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Robins reminder: Can FA Cup success salvage Ten Hag tenure?

When Manchester United take on Coventry City in the FA Cup semi-finals on Sunday afternoon, the significance will not be lost on Erik ten Hag.

A dismal second season in charge of the Red Devils has left the Dutchman clinging to his position, the arrival of new owners and the all but confirmed absence of Champions League football for next season has made his position uncertain.

Things began positively for Ten Hag last season. Though his debut campaign contained some humbling results, a top-four finish and League Cup success, the first piece of silverware for Manchester United in six years, appeared a step in the right direction at least.

But things have not continued on that upward curve. Money has been spent, and squandered, with poor recruitment a recurring theme at Old Trafford. Regardless of who is in charge next season, that must be the focus for Sir Jim Ratcliffe and Ineos as the new regime gets to work.

So where exactly does Ten Hag stand?


Publicly, he has the backing of the new investors. Privately, and with boardroom changes aplenty, his situation is less clear. Managers elsewhere have achieved more, in less time, with less at their disposal. Brighton, Aston Villa, and Tottenham are all examples of that. But bigger names than Ten Hag, and elite players, have struggled at Old Trafford before him. Gary Neville even went as far as to claim his former team had become a ‘graveyard’ where promising managers and players fail to improve.

His future could hinge on how the season concludes. A thrilling FA Cup quarter-final win over Liverpool saw the Theatre of Dreams in a voice and spirit not often seen in recent campaigns. Since then, it’s been four games without a win, losing leads to Brentford, Chelsea and Liverpool. The openness of Ten Hag’s team is a huge concern, conceding more shots per game (17.9) than any other team in the Premier League. Only the bottom three and West Ham have higher expected goals against (xGA) figures than United this season.

A weekend at Wembley offers the chance of redemption and Ten Hag does not need to look far for inspiration. In the opposite dugout will be Mark Robins, the man often cited for saving Alex Ferguson at Manchester United and kickstarting a decorated dynasty that led to the Scot’s knighthood.

Three years into his tenure at Manchester United and the club without a trophy in four years, a run of eight league games without a win had piled the pressure on Ferguson, whose side sat 15th in the top flight.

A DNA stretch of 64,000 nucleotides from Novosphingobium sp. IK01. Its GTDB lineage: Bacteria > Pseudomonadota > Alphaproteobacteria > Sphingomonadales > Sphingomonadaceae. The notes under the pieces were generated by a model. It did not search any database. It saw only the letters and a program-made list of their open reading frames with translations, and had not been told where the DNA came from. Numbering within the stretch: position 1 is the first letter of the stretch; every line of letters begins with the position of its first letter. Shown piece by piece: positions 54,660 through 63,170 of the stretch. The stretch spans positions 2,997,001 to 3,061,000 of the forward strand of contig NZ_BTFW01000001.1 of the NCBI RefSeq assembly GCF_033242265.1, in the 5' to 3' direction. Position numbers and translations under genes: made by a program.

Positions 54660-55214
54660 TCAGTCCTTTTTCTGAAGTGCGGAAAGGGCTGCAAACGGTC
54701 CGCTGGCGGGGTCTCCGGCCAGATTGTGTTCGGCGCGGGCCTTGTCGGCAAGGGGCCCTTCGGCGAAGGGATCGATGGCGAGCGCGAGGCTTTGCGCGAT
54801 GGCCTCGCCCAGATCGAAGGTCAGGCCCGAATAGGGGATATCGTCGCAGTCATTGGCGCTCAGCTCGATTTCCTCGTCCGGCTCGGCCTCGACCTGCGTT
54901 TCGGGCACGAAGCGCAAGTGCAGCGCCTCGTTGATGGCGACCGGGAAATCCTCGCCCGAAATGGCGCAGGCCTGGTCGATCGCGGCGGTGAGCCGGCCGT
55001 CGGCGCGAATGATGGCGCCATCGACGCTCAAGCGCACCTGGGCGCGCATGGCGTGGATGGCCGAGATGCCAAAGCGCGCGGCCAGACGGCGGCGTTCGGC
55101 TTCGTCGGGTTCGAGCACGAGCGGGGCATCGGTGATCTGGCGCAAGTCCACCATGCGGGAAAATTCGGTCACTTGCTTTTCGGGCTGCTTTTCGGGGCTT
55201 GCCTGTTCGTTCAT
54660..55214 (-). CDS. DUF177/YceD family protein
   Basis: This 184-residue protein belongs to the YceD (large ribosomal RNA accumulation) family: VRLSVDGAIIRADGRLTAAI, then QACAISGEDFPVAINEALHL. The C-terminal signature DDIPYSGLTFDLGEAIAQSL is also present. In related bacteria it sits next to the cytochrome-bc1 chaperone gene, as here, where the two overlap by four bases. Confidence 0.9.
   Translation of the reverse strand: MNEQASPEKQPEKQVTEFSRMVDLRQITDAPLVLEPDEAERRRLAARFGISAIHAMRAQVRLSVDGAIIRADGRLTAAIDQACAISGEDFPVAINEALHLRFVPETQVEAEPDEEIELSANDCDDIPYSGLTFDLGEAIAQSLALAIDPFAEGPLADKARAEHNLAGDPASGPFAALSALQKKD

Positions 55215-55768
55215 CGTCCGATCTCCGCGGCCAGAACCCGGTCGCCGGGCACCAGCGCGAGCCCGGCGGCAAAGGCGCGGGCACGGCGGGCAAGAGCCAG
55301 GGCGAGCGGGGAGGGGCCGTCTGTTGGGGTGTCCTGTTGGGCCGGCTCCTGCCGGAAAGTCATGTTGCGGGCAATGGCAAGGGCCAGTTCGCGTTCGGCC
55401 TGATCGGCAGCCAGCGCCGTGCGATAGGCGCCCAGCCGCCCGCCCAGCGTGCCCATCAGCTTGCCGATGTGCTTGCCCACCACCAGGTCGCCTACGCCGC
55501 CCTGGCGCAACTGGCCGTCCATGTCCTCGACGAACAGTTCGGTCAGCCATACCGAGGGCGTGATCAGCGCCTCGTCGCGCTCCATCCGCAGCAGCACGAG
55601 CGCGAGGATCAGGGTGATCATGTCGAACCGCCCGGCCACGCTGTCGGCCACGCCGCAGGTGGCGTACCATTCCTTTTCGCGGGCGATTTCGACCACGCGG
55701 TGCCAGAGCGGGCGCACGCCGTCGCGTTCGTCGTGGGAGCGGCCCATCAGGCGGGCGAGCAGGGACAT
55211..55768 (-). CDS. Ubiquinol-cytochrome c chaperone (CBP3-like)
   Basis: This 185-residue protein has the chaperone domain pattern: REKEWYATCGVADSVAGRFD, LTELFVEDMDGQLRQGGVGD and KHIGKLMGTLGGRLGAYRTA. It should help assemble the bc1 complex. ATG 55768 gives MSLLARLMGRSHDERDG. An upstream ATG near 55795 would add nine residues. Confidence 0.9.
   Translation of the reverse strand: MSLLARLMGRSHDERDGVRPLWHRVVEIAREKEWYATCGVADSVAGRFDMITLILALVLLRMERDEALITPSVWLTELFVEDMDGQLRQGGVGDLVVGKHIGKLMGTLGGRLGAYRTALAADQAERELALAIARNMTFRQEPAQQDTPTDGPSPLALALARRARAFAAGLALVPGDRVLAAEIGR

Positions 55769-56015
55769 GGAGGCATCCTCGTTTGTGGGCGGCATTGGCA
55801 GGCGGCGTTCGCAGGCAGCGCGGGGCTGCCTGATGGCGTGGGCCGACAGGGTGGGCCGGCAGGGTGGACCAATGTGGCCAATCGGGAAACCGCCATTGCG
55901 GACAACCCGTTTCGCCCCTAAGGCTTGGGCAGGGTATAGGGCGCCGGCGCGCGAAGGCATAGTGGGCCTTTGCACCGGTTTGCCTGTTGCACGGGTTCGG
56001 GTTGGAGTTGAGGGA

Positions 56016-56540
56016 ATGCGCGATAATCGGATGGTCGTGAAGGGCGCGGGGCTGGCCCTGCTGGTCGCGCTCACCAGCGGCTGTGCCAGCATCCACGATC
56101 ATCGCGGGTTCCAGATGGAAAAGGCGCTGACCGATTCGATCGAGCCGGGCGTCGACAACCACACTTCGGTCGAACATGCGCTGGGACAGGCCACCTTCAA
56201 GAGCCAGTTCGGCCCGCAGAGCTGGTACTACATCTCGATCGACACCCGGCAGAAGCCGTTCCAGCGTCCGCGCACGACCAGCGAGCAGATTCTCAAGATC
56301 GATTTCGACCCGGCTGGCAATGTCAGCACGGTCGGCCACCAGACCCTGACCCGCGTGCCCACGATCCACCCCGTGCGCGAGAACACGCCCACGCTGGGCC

A trip to face Nottingham Forest in the FA Cup third round offered a chance to find momentum. Ferguson, in search of something new, fielded Robins and the 20-year-old academy graduate grabbed the decisive goal in a 1-0 win at the City Ground.

United went on to beat Crystal Palace in a replayed FA Cup final, the first silverware of Ferguson’s time with the club and a moment that changed the course of English football forever.

After European Cup Winners’ Cup success the following season, Ferguson went on to lead Manchester United to 13 top-flight titles and a collection of silverware that makes him the most successful manager in English football history.

“Yeah, in football, sometimes it’s like this [fine line between success and disappointment],” Ten Hag said at his pre-match press conference when asked about Robins’ goal.

“A goal [like Mark Robins’ against Nottingham Forest in United’s 1990 cup-winning run], on the post or in the net, makes a huge difference. See 1966, it made England, only one time, but made them a world champion.

“I don’t put energy in this, if I am judged fairly or not fairly, that is,” Ten Hag continued on his future.

“I know what we are doing here. I know why I’m here, to bring trophies, to also create, economic value. So we are working on those and, in a process, yeah, you have setbacks.


“I can’t get say, going into emotions. No, I see it realistic, I see it rational. And I’m only focusing on my team and to improve my team, to improve the individuals. And that’s what I’m here for.

“No, I don’t have any concern [about the views of people on the outside]. What concerns me is that in 18 months I have never had my favourite team on the pitch in 18 months.”

How Ten Hag needs his turning point this weekend.

Read – Five of the best FA Cup semi-finals of modern times

See more – Remembering Roy Keane’s horror ‘tackle’ on Haaland

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